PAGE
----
It sounds a bit harsh, doesn’t it, brainwashing children. It’s like something out of a horror story; evil parents turn their kids from pleasant, everyday children into killer zombie monsters; but I’m of the opinion that brainwashing has a bad press. You see, all parents either brainwash their children, have done in the past, or will do so in the future, and the children turn out fine. Mostly.*

Nose-picking in progress.

For a start we brainwash our children into behaving in certain ways. I know that some people would call this teaching or educating, or other such fancy terms, and it is true that brainwashing your children to suppress their natural animal instinct of beating someone smaller than themselves until they get what they want is a good thing, but there are other behavioural rules which we inflict on children that are purely designed to ensure they fit into societal norms; rules which seem ridiculous when put under scrutiny**. Take nose picking. I find nose picking unpleasant and tell my children to blow into a tissue as it more hygienic. In some parts of China, nose picking is the norm. It’s seen as a good way to clear the nose. To somebody from these areas, the thought of blowing snot onto paper which you then put into your pocket in case you need to blow your nose again is seen as disgusting.

Still, I’m not inhuman. I understand the need to brainwash children into behaving as well-rounded members of a community. There is another, more insidious form of brainwashing that is less easy to justify: brainwashing your children to like what you like. Sometimes this happens by accident. For example, I love cricket but I swore never to force my boys to play a sport unless they wanted to. Still, as they have watched cricket since they were born, have had the rules explained to them in detail, and (most importantly) have grown up in a time when the England Cricket team is quite good for once, it was only a matter of time before they started playing cricket in our garden each evening.

Other times, I have made a more conscious decision to brainwash my children. I am a fan of Ipswich Town Football Club, so as soon as my first son was born I bought him a replica shirt. He has had a replica shirt most years. He is now 6 years old and an Ipswich fan. His younger brother will also be an Ipswich fan, because I will brainwash him too. If I’m honest, none of this is for their benefit. In fact by making them Ipswich fans I will be opening them up to many years of hurt, psychologically scarring them to always expect the worst, to feel constantly disappointed and unfulfilled, but I did it anyway.

Then comes the brainwashing handed down by each generation. In the case of our family it is music. When I was a kid, my Dad played music from the Rolling Stones, The Who and a lot of Atlantic soul music. I don’t have many memories of singing nursery rhymes as a kid, but I do remember singing Dock of the Bay by Otis Redding. The favourite song of my two boys is Song 2 by Blur. This is by design. They also like LCD Soundsystem, The Flaming Lips and Madness, plus love the Beastie Boys (played with strategic coughing whenever they drop the F-bomb). I know this brainwashing is working because as we were out in the car one day, a clip of Sweet Child O’ Mine by Guns ‘n’ Roses was played on the radio. As soon as it was over, my two-year old shouted “that, more!” at the top of his voice, pointing to the radio. “Yes,” I thought, “my job here is done.”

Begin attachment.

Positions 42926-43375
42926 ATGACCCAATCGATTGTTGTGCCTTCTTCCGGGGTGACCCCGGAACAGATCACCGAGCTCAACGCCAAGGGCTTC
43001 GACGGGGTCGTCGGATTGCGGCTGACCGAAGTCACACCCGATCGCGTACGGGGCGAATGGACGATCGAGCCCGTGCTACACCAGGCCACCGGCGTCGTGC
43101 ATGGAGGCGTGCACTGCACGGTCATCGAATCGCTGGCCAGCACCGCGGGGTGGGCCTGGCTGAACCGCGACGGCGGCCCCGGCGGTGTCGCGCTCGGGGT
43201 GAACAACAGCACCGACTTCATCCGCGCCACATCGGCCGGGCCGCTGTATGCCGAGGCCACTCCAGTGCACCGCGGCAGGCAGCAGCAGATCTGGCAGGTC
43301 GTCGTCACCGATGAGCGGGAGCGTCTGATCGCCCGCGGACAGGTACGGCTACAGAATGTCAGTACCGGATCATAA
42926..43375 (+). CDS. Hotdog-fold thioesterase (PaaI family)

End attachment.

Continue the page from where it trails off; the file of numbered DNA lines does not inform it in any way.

But before you all pick up the phone to call social services, there is hope. My children won’t grow up as mini versions of me. I am so confident of this fact that I’m willing to lay money on it (but only in the state of Nevada for my American friends). Shall I tell you why? Because when I was 15 years old I discovered The Smiths. They were totally different from any music I’d ever heard before. Each song’s lyrics were filled with a witty cocktail of longing and despair which transported me away from my dark, dank bedroom and onto the dark, dank streets of late eighties Manchester. My Dad hated them, an act which cemented my love of the Smiths. Soon I discovered other music that also wound up my Dad, both changing my musical outlook forever and starting my transformation into an independent person. You see, no matter how hard most of us try, our children will eventually decide for themselves what they love and what they don’t. I just hope to god that my kids don’t end up loving Celine Dion.

Oh, and I have a confession to make. All through this blog are links to some great music. Whatever you do, don’t click on them as there is a danger that I’ll end up brainwashing you too…..

*As an aside, for those of you who have never blogged, us bloggers ‘tag’ each post with words that explain what the blog is about – it helps people find us via search engines. WordPress kindly offer suggested tags based on what you have written and at this point in the blog, they suggest Christianity, the Democratic Party and Shopping. I take it that Scientology isn’t on the list due to the Church of Scientology’s litigious nature (and their innocence, of course)***.

** This is my longest sentence to date. I’m very proud of it. Thank you for reading it all, you can take a breath now

*** Yes, I’m a coward

A typical car journey (thanks for this Ben!)

My top ten tips for stay at home Dads

The life of a Stay at Home Dad

The life of a Stay at Home Dad (source: what-I-really-do.com)

 

Having spent a year at home looking after my children*, I’d like to pass on the top ten lessons I’ve learnt to date:

 

1 Sleep like a soldier

 

Any good combat troop knows  you should sleep whenever you can, as you never know when you’ll get the chance again. The same goes for SAHDs of young children. The rule is quite simple: sleep when they sleep. One of life’s pleasures is to fall asleep on a couch with your baby asleep on your chest. This also looks very cute, which is needed if your partner comes home and finds out the house is a mess and there is no food on the table.